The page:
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1 THE NAVY'S SURFACE OPPORTUNE LIFT PROGAAMCu) NAVAL 1/2 POSTGRADUATE SCHOOL MONTEREY CA E T EVARD DEC 87 UNCLASS IF IED F/G 15/5 UL E7EaEhhh

2 111111& L MICrflCOPV R S"'-UT'N TEST CHART 'ns 1963-A -- qw - mp -w---p mw--~ --

3 CV 00 NAVAL POSTGRADUATE SCHOOL - Monterey, California FILE 0 DTIC S ELECTE FEB ?CRAD%3N THESIS THE NAVY'S SURFACE OPPORTUNE LIFT PROGRAM by Edward Thomas Evard December 1987 Thesis Advisor: F.C. Horton Approved for public release; distribution is unlimited

4 POF1"T DOCUriIENTATION PAGiE 7EI.JE. F :.S_ CL)l-: ',T )7 77 I L..2 V- ---,%T %. 0. N 3~'~OPPOROULE LIF TPRGA 3b '.E COVERED 141 DATE OF REOR (Year, Month, Day) SPACE COUJNT T ) 1987, Dcc -:;or 24 8 Sj5,,EC T TERIVS (Contmnue on reverse if necessary and identify by block number) - I 2..ic~ OpTDortune Lift; OPLIFT; Surface Opportune Lift ', (...rr~'uu roersc' if iiecessary and *defltty by block number) ~ 'a~'ss-drface Opporturne Lift (C.LIFT) program s a Navy Material 2t!OflOr:ce-.Manaaed cost reduction program. The program makes ol] 0: 6oilovinci and returning U.S. Favy ships to move fleet and shore ~lthe transportation cost avoided or saved would otherwise be uo rvcwd Transportation funds. -hesis is an analysis of the OPTIFT program with an emphasis on c s a v _ncgs achieved over the past ive years. In order to determine 1_ ~ s 5 fs;:,,,u. are being achieved an examination of top management 0.., I.. iain fleet implementation of the Program and o~~~ ot3avings 4'!c reporting system is conducted. In addition, 2za [7. ' J~O~.AYA.c ( ASP'ACT 21. ABS RACT SEC)J FITY CLASSIFICATION S; F~ JE AL ' % 7: D L-i S,! AS RPT. DCUSR Unclassiftied 0AM rt~3i j'ielel -r,1'ia 22b, TELEPHONE (Inch,df- Area Code) _,2c. OFFICE SYMBOL * Trn (408) Code 5411n DD,i 1473 ed-ton may be used until exhausted All other editions are obsolete SECURITY CLASS.FICATION OF THIS P.- -'- us.norrn,.tpniqoii i UNCLASSIFIED

5 flflflw~~~. ' n n IR Pmqt P.rRrwn In~ q- M W- W- W! (CONTINUED) zrc~~is Lu ttrn in 0O1?L IlT 'Lit i zat Lr td~tie!.,-le~ roaz-ossion :roclc t--o 1)rc' - n(-- SVI ce. : vc 1 _Oe c_. ~i a t t emot is ma C, itf.1,nasvu-cs can be taken to upcrado ne icmrove t-he er:. ind Oicllibe, th,-e Navv to m;iz 0eei alec,' AcKsorPo ;Di t 102 LF.~ C~~ I K60 ii UNCLASSIFIED SECURITY CLASSIFICATION or THIS PAGRfWW". Dda Znt."40)

6 Approved for public release; distribution is unlimited The Navy's Surface Opportune Lift Program by Edward Thomas Evard Lieutenant, Supply Corps, United States Navy B.S., Fordham University, 1976 M.B.A., University of Puget Sound, 1982 Submitted in partial fulfillment of the requirements for the degree of MASTER OF SCIENCE IN MANAGEMENT from the NAVAL POSTGRADUATE SCHOOL December 1987 Author:,, t Edward T. Evard Approved by: o bc./r rton, Thesis Advisor C&f.F. McClain, Se ond Reader XD.R. Wh pl hara Department of dmin. rative Sciences Actg Dean of format' a d Policy Sciences iii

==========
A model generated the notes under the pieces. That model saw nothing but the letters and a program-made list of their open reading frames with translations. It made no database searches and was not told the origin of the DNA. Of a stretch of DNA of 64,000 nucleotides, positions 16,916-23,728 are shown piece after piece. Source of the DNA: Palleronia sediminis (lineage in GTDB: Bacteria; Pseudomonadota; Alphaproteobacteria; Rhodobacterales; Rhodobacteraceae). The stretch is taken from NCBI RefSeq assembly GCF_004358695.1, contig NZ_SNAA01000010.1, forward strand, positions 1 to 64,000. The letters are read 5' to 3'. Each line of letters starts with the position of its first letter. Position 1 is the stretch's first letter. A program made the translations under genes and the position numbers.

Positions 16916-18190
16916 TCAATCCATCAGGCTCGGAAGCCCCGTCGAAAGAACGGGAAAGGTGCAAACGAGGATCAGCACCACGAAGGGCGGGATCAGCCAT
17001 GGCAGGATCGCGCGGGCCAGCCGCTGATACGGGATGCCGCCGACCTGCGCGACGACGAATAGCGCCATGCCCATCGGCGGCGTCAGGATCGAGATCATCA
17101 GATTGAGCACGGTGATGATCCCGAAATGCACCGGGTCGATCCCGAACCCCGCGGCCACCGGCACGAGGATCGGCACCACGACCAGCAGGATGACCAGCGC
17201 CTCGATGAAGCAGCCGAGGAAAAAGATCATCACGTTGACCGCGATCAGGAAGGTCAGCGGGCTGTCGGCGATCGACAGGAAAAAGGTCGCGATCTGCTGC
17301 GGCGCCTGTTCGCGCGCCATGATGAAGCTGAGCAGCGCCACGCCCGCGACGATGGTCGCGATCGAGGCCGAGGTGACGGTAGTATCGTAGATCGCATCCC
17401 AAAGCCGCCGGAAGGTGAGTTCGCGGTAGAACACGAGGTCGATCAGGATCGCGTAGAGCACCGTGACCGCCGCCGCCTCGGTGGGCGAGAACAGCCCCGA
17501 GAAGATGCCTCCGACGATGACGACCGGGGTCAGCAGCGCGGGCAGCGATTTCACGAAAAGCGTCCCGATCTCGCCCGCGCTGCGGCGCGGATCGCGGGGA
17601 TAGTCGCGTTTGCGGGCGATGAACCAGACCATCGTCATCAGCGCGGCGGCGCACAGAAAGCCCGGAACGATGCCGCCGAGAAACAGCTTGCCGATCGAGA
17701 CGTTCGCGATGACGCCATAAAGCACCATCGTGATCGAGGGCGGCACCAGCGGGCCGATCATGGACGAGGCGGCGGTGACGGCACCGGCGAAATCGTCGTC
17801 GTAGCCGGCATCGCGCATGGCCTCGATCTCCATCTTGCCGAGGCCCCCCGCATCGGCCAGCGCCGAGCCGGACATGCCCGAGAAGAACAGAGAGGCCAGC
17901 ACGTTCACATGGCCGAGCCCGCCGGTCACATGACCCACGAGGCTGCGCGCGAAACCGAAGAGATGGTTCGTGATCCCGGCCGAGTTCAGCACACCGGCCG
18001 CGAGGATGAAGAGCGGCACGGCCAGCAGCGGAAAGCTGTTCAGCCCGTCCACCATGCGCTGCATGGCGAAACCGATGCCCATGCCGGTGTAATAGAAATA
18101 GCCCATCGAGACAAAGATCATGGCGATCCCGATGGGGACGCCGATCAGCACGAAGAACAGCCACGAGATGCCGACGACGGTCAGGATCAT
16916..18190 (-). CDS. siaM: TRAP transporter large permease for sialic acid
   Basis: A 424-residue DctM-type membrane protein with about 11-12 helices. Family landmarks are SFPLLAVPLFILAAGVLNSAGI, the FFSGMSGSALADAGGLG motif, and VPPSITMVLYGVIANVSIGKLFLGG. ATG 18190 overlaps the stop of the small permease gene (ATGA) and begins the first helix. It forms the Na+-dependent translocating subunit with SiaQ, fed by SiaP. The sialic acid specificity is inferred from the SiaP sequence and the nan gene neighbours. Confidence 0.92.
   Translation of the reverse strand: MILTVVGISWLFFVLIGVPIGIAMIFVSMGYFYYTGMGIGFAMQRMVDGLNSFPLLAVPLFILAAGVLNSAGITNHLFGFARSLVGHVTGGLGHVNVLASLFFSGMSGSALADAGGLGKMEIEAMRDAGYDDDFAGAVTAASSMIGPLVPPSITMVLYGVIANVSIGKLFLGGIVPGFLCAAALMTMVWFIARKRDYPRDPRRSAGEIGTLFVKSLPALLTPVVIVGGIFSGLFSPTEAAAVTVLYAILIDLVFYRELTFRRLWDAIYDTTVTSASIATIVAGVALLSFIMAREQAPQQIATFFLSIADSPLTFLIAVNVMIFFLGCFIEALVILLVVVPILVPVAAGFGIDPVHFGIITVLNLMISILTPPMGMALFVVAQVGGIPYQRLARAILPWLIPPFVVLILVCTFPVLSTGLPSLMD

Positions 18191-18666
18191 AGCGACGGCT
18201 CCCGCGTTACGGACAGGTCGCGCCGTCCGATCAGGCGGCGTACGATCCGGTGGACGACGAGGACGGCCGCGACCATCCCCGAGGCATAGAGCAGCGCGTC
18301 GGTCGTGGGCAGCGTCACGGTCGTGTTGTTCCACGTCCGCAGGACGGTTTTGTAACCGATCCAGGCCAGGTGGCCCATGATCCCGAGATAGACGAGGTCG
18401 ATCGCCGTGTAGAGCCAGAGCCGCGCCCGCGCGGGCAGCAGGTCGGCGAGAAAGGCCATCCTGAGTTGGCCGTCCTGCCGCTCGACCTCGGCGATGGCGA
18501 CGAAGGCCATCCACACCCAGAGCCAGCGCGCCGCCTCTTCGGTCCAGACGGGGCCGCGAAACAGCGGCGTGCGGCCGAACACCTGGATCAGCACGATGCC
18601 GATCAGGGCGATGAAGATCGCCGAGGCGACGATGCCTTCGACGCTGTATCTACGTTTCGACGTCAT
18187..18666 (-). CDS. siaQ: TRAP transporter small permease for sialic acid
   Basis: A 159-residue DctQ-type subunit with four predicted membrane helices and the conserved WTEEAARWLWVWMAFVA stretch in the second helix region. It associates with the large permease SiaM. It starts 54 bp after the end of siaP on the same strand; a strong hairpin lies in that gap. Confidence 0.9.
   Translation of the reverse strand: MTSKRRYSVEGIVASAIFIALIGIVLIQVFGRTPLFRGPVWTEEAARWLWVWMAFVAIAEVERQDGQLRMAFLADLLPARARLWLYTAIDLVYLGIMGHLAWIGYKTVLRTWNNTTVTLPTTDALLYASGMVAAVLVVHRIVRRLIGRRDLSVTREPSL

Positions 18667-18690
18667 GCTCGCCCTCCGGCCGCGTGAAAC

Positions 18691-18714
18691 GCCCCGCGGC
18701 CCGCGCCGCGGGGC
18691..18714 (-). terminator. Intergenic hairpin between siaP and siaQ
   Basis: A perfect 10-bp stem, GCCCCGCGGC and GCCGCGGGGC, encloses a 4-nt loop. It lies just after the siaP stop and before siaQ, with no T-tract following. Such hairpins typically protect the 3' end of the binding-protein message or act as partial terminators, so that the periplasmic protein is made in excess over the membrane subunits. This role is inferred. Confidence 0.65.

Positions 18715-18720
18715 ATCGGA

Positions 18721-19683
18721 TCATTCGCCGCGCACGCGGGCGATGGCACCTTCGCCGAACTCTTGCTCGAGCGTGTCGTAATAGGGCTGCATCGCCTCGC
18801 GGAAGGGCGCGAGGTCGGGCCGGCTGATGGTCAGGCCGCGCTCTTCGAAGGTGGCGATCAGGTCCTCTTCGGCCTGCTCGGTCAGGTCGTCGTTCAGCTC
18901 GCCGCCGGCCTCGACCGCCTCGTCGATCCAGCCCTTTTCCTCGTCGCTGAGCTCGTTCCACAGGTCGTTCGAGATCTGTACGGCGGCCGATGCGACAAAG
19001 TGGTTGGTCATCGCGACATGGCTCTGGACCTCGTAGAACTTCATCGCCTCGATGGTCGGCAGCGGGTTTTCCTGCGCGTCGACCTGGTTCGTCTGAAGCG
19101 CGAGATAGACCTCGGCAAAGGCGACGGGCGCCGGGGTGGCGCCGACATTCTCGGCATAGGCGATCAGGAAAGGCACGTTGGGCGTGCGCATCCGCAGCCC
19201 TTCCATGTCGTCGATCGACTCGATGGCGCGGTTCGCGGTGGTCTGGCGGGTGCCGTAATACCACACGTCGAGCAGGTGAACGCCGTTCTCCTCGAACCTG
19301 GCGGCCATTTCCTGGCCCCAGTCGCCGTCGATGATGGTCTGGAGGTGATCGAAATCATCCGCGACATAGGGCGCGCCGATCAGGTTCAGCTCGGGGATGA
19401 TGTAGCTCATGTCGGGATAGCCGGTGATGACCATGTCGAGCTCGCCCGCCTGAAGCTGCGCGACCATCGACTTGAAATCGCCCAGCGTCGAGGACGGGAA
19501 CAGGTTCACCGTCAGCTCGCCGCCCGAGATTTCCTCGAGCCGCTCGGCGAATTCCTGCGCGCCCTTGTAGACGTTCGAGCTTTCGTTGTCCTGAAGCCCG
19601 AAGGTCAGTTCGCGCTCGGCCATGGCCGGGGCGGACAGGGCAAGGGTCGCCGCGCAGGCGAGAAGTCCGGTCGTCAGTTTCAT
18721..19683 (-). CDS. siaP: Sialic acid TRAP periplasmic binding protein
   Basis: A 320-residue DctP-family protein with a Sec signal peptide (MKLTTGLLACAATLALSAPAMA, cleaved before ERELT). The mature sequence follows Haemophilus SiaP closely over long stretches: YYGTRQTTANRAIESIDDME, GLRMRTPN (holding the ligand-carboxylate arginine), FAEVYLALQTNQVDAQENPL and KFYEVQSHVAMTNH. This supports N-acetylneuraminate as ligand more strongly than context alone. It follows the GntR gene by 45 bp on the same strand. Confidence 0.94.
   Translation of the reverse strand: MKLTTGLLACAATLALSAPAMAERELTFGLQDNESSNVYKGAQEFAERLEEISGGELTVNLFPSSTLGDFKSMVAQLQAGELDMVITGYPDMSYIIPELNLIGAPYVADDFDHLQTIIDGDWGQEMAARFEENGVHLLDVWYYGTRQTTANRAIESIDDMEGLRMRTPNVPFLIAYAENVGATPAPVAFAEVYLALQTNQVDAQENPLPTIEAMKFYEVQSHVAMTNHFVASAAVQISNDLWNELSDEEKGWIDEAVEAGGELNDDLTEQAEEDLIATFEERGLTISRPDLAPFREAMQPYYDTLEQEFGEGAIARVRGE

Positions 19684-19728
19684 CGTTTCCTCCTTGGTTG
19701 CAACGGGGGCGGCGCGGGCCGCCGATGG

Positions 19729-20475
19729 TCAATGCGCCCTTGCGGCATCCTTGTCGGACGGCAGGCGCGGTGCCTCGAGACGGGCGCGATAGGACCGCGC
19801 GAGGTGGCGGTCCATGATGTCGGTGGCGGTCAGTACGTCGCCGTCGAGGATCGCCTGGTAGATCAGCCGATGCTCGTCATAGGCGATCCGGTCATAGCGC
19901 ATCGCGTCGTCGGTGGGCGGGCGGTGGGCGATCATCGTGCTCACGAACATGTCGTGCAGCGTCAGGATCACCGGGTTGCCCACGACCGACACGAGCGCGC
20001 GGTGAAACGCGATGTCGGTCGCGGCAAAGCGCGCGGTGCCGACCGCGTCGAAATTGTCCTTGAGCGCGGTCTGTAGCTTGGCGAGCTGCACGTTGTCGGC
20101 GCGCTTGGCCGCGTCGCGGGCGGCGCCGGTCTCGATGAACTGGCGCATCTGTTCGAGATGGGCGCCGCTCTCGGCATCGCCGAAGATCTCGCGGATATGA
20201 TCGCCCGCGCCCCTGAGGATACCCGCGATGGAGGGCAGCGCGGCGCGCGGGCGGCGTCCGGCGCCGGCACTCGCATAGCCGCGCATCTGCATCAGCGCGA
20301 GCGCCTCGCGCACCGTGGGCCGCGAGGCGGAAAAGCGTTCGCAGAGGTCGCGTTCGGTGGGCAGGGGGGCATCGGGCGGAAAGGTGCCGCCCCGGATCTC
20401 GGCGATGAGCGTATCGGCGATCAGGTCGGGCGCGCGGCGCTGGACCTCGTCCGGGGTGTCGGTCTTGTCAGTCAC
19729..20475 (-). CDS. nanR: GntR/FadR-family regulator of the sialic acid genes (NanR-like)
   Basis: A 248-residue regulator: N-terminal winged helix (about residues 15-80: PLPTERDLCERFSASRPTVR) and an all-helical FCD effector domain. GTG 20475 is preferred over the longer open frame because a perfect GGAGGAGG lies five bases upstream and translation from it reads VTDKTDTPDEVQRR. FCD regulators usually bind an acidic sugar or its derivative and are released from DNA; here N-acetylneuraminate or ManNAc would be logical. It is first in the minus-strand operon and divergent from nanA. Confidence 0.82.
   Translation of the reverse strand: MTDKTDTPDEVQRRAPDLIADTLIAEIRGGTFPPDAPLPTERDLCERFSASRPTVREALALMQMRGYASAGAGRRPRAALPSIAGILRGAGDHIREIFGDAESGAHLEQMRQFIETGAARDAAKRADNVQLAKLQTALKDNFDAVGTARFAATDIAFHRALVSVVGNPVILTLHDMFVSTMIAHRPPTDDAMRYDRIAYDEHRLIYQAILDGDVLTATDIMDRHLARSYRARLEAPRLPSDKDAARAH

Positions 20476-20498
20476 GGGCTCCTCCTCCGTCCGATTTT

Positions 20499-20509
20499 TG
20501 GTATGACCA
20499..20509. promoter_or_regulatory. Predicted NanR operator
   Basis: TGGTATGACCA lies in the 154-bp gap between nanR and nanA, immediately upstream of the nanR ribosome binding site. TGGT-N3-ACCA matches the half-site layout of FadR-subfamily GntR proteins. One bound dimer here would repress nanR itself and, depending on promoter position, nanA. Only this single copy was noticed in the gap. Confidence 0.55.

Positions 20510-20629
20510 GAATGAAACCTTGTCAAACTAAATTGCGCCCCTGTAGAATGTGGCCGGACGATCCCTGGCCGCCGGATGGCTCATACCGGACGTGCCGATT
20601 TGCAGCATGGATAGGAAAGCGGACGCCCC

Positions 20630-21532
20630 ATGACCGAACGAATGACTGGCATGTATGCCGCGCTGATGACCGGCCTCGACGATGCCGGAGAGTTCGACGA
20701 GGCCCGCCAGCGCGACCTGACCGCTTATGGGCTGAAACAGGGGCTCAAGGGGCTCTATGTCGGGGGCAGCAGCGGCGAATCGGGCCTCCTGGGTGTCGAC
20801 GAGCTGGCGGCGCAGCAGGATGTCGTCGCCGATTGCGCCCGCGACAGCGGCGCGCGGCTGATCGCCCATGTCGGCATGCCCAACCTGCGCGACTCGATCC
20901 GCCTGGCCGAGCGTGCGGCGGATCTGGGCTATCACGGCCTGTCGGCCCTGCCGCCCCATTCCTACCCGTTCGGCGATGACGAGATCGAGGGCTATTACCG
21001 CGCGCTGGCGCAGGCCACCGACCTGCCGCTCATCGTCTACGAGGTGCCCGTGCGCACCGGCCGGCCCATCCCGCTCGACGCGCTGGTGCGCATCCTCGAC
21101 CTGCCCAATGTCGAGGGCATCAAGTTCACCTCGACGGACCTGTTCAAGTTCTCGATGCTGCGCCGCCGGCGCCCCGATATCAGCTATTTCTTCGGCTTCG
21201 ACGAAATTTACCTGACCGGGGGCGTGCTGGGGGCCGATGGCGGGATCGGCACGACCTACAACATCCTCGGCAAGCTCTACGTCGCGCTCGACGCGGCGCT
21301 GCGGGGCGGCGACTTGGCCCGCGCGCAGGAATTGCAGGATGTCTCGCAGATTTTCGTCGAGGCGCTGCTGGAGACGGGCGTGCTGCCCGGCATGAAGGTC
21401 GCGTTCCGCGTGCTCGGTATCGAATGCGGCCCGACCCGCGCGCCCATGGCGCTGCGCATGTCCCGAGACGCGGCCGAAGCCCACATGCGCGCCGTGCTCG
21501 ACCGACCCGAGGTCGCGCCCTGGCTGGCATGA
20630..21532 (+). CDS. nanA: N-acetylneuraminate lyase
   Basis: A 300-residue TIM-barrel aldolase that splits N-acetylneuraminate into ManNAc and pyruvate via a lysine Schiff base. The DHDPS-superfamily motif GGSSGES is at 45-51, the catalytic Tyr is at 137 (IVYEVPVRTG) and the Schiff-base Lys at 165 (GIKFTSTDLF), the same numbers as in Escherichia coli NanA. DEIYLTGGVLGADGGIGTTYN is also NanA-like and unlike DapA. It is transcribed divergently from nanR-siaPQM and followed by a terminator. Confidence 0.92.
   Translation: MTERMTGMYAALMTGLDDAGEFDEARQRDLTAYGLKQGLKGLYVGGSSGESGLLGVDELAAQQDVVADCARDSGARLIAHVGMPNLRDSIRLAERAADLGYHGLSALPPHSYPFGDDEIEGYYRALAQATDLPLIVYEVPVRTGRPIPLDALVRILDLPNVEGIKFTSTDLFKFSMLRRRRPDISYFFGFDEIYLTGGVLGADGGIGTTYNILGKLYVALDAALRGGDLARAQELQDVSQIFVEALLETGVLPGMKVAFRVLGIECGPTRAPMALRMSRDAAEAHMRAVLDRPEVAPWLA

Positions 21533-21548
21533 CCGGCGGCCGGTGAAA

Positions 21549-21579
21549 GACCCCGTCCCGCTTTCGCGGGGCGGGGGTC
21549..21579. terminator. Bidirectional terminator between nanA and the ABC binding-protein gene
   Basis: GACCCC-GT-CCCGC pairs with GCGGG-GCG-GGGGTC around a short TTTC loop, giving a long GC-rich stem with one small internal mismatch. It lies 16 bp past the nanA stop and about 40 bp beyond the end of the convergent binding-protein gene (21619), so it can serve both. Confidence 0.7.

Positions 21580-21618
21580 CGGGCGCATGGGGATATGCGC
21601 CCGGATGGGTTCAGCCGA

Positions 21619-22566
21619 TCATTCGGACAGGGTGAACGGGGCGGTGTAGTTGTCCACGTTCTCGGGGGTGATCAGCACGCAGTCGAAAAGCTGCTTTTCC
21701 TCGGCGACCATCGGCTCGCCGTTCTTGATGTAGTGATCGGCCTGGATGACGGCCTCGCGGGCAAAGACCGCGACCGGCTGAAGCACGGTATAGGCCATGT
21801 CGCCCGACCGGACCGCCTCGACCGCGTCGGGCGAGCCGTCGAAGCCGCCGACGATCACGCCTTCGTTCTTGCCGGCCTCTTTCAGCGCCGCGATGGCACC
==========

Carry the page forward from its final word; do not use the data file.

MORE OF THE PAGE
7 ABSTRACT The Navy's Surface Opportune Lift (OPLIFT) program is a Navy Material Transportation Office-managed cost reduction program. The program makes use of deploying and returning U.S. Navy ships to move fleet and shore material. The transportation cost avoided or saved would otherwise be billed to Servicewide Transportation funds. This thesis is an analysis of the OPLIFT program with an emphasis on the cost savings achieved over the past five years. In order to determine if maximum cost savings are being achieved an examination of top management emphasis on OPLIFT utilization, fleet implementation of the Program and the existing cost savings reporting system is conducted. In addition, trends and patterns in OPLIFT utilization are identified and a multiple regression model to predict monthly cost savings is developed. An attempt is made to identify measures which can be taken to upgrade and improve the program and enable the Navy to maximize cost savings. iv 'I

8 TABLE OF CONTENTS I. INTRODUCTION A. OBJECTIVES OF THE RESEARCH B. SCOPE, LIMITATIONS AND ASSUMPTIONS C. RESEARCH METHODOLOGY D. LITERATURE REVIEW E. ORGANIZATION OF THE STUDY II. OVERVIEW OF THE SURFACE OPPORTUNE LIFT PROGRAM , A. PROGRAM ORIGIN B. OPPORTUNE LIFT AS A COST SAVINGS TOOL C. PROGRAM REVITALIZATION D. THE PROGRAM TODAY E. PERFORMANCE MEASURES F. SUMMARY III. IMPLEMENTATION AND MANAGEMENT OF OPPORTUNE LIFT IN THE ATLANTIC AND PACIFIC FLEETS A. OPPORTUNE LIFT IN THE ATLANTIC FLEET B. OPPORTUNE LIFT IN THE PACIFIC FLEET C. PROGRAM COMPARISON D. SUMMARY IV. TRENDS AND PATTERNS IN THE OPPORTUNE LIFT PROGRAM A. FLEET UTILIZATION OF OPPORTUNE LIFT B. CATEGORIES OF CARGO MOVED BY OPPORTUNE LIFT v 'S